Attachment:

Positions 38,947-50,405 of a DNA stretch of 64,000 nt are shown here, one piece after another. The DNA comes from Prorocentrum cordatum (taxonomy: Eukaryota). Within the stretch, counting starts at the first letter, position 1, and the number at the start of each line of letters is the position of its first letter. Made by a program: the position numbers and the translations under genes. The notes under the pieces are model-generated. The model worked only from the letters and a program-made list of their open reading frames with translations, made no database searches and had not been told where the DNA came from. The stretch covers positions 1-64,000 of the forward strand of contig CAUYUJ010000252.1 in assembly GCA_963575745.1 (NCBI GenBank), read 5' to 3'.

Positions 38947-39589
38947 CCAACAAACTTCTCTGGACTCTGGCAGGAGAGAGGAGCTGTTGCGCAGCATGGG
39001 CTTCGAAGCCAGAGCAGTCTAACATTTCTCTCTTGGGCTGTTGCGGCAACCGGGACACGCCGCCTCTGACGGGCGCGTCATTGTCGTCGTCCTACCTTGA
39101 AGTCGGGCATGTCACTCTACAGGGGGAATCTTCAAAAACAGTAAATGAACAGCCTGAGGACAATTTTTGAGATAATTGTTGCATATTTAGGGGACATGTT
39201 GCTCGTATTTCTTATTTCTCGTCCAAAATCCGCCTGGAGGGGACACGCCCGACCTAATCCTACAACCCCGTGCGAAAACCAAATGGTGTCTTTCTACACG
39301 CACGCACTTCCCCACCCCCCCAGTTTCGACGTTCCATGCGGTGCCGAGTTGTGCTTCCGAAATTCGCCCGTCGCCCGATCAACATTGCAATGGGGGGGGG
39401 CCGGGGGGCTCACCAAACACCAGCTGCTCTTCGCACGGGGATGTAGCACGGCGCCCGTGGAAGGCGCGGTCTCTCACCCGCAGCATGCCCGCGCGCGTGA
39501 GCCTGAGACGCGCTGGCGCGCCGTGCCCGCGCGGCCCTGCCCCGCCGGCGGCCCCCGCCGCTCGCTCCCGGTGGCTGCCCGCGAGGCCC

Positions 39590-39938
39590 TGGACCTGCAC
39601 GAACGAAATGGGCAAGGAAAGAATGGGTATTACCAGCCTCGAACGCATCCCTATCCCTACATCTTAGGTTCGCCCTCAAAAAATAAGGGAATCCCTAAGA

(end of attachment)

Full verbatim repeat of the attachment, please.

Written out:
Positions 38,947-50,405 of a DNA stretch of 64,000 nt are shown here, one piece after another. The DNA comes from Prorocentrum cordatum (taxonomy: Eukaryota). Within the stretch, counting starts at the first letter, position 1, and the number at the start of each line of letters is the position of its first letter. Made by a program: the position numbers and the translations under genes. The notes under the pieces are model-generated. The model worked only from the letters and a program-made list of their open reading frames with translations, made no database searches and had not been told where the DNA came from. The stretch covers positions 1-64,000 of the forward strand of contig CAUYUJ010000252.1 in assembly GCA_963575745.1 (NCBI GenBank), read 5' to 3'.

Positions 38947-39589
38947 CCAACAAACTTCTCTGGACTCTGGCAGGAGAGAGGAGCTGTTGCGCAGCATGGG
39001 CTTCGAAGCCAGAGCAGTCTAACATTTCTCTCTTGGGCTGTTGCGGCAACCGGGACACGCCGCCTCTGACGGGCGCGTCATTGTCGTCGTCCTACCTTGA
39101 AGTCGGGCATGTCACTCTACAGGGGGAATCTTCAAAAACAGTAAATGAACAGCCTGAGGACAATTTTTGAGATAATTGTTGCATATTTAGGGGACATGTT
39201 GCTCGTATTTCTTATTTCTCGTCCAAAATCCGCCTGGAGGGGACACGCCCGACCTAATCCTACAACCCCGTGCGAAAACCAAATGGTGTCTTTCTACACG
39301 CACGCACTTCCCCACCCCCCCAGTTTCGACGTTCCATGCGGTGCCGAGTTGTGCTTCCGAAATTCGCCCGTCGCCCGATCAACATTGCAATGGGGGGGGG
39401 CCGGGGGGCTCACCAAACACCAGCTGCTCTTCGCACGGGGATGTAGCACGGCGCCCGTGGAAGGCGCGGTCTCTCACCCGCAGCATGCCCGCGCGCGTGA
39501 GCCTGAGACGCGCTGGCGCGCCGTGCCCGCGCGGCCCTGCCCCGCCGGCGGCCCCCGCCGCTCGCTCCCGGTGGCTGCCCGCGAGGCCC

Positions 39590-39938
39590 TGGACCTGCAC
39601 GAACGAAATGGGCAAGGAAAGAATGGGTATTACCAGCCTCGAACGCATCCCTATCCCTACATCTTAGGTTCGCCCTCAAAAAATAAGGGAATCCCTAAGA